Here is a list of things I left behind when I left the Army. Some good, some bad, but I do not regret it for a second.

  1. Structure This is something everyone at work will say I never left behind. I might not have left it out of what I can control, but it is the lack of structure everywhere else that is missing. Core Values are no longer universal. Schedules are not honored. Integrity is not something most people have. There is no check and balance process either. If something fails, then it fails, and it is not only okay but acceptable.
  2. Patient Care I am so done with patient care. Not that I am inhumane, or lack compassion. It is the opposite. When I was younger, I gave so much of myself that at the end of the day there was nothing left. I had no boundaries and I would never say no. When I wore the uniform, it was my duty to never say no. I followed orders. Today, I find a healthy medium in helping those who help others. I finally let my EMT certification expire without the intent to renew ever. I will never touch a patient as a healthcare provider again, but I will do the shit out of some paperwork.
  3. Being Publicly Naked or Watching People Pee This might seem strange to begin with, but seriously, nothing is sacred. If the showers are only open for 30 minutes and 40 women need to share 8 stalls, you just make stuff happen. The only other place this occurs is probably prison. I have no intentions on ever visiting. As for the pee, to ensure that women do not cheat on urinalysis, one must physically watch urine leave the body and land into a cup. This is the ONLY way to make sure. There is no way to get around how awkward the whole situation is for all parties involved. *shudders*
  4. Sexual Harassment This could be its own post. And maybe I have just grown out of it in age and dress size, but the atmosphere of the military harbors a sexual humor that can easily be abused. Some guys went to college and raped people, others joined the military. Some are famous comedians, others are colonels. I am happy to say that where I work now, these things are not as prevalent.  That and as I have matured, I speak up more and louder than ever that these things are never okay.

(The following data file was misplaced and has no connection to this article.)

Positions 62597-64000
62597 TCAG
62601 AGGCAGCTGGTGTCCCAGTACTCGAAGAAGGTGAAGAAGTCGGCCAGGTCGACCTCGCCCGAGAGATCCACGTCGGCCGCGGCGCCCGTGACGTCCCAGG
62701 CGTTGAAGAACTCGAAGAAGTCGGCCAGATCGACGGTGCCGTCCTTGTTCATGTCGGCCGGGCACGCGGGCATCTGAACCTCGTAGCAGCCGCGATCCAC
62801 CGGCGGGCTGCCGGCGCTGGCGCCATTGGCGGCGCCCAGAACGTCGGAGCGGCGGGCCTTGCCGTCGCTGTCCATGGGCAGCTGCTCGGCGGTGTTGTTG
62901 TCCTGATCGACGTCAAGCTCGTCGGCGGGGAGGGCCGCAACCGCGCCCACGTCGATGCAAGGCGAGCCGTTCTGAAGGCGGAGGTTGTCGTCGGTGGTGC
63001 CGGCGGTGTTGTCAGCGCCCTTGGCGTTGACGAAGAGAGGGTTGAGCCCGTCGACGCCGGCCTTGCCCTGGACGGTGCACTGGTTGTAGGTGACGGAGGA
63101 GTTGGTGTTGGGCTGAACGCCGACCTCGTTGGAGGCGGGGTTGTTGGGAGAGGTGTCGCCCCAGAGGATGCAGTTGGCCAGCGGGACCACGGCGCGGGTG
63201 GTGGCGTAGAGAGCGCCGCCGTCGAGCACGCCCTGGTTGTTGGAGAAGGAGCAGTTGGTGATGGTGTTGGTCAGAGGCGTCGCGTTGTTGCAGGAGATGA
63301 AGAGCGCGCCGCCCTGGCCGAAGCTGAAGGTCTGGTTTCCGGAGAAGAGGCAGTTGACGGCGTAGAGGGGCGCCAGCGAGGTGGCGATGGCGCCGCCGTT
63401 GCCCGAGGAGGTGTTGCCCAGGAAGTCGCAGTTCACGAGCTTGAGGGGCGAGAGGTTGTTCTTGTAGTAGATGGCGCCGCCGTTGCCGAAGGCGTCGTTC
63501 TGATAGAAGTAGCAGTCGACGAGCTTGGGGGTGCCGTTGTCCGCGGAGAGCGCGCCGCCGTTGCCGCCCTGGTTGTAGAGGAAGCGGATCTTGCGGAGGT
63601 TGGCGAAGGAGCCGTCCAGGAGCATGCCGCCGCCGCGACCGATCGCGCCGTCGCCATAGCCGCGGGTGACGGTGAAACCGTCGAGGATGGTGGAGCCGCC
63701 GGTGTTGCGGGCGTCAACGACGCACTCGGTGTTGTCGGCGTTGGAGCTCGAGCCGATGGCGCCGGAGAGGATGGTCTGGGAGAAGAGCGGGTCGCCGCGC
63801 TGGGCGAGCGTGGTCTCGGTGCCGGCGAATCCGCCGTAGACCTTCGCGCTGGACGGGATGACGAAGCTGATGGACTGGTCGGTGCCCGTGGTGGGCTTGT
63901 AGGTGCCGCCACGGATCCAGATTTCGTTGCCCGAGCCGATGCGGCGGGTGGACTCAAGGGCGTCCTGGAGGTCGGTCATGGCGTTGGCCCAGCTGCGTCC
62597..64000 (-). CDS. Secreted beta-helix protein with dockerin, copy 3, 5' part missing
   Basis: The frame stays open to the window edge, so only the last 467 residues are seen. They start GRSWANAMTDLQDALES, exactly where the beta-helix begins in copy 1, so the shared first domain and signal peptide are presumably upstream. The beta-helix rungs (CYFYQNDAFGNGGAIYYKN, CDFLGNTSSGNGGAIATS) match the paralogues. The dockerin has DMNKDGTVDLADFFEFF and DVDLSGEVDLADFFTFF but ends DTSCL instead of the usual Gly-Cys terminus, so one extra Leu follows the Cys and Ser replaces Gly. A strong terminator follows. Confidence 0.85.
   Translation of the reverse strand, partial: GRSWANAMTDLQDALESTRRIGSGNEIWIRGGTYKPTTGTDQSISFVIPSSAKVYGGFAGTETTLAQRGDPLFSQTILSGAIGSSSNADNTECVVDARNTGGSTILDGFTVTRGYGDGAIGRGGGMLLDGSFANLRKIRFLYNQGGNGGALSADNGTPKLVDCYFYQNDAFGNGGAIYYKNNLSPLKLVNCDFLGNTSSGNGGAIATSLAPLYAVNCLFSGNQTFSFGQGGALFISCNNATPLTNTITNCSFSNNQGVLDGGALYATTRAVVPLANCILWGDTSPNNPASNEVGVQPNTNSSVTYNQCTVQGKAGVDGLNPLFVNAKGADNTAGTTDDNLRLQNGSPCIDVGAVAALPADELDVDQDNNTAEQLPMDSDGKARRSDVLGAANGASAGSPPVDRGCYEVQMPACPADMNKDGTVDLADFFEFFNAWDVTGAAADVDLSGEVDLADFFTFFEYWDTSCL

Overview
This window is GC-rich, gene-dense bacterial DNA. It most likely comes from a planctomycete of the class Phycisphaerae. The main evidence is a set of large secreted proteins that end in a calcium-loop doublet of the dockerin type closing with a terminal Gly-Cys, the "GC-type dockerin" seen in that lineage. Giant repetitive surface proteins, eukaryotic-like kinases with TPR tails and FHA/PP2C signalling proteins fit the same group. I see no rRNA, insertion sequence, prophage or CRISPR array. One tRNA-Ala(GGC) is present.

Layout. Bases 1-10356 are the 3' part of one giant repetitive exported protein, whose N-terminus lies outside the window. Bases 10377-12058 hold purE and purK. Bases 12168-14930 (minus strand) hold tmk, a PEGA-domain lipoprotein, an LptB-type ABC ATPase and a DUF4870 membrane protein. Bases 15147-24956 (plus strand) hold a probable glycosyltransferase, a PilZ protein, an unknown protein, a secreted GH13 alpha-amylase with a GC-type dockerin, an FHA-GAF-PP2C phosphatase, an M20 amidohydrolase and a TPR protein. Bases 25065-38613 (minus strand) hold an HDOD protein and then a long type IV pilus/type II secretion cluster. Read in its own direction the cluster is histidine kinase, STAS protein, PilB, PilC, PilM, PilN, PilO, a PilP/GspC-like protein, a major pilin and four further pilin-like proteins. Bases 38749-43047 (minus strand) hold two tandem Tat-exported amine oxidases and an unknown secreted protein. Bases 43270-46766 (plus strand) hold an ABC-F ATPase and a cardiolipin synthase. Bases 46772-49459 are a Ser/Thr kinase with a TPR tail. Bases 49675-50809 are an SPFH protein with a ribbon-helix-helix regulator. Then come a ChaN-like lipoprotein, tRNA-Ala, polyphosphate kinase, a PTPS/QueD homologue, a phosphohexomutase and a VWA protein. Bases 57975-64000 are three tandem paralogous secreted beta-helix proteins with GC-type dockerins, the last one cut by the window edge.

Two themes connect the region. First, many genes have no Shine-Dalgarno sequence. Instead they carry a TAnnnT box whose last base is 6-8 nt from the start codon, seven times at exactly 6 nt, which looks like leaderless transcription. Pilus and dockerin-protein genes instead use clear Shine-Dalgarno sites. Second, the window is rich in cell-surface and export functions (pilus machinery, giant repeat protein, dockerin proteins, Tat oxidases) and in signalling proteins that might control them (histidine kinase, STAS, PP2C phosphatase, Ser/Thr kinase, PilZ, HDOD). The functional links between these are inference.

5. Sense of Team My boss is my boss. My coworkers are coworkers. They call me when they need something and for the most part I stay in my office and say hi in passing. Since I am not a nurse, and do not share similar personal or professional goals as most of them, I am not so much a part of that team. If i was in a different state and some one was wearing a t shirt of the organization I work, I would not feel comfortable approaching that person. We never worked together. Its a big facility. We probably have nothing in common. But when I go somewhere away from home and see someone in a uniform, there is instantly the sense of trust and commonality. I can look at their sleeves and know where they have been. I know that if something were to go down in that particular place and time, that we could communicate in a way to save as many people as possible. That is what we do. Most people do not have this in their blood. To us, it is second nature.
  6. A Forced Body Standard This is a love hate relationship. I lack the discipline to workout consistently on my own and I know that. I also know that I do not have the stress of meeting any kind of BMI standards and do and eat whatever I want. I miss being fit and being good at running. I do not miss doing it. Too sorry that I am not sorry.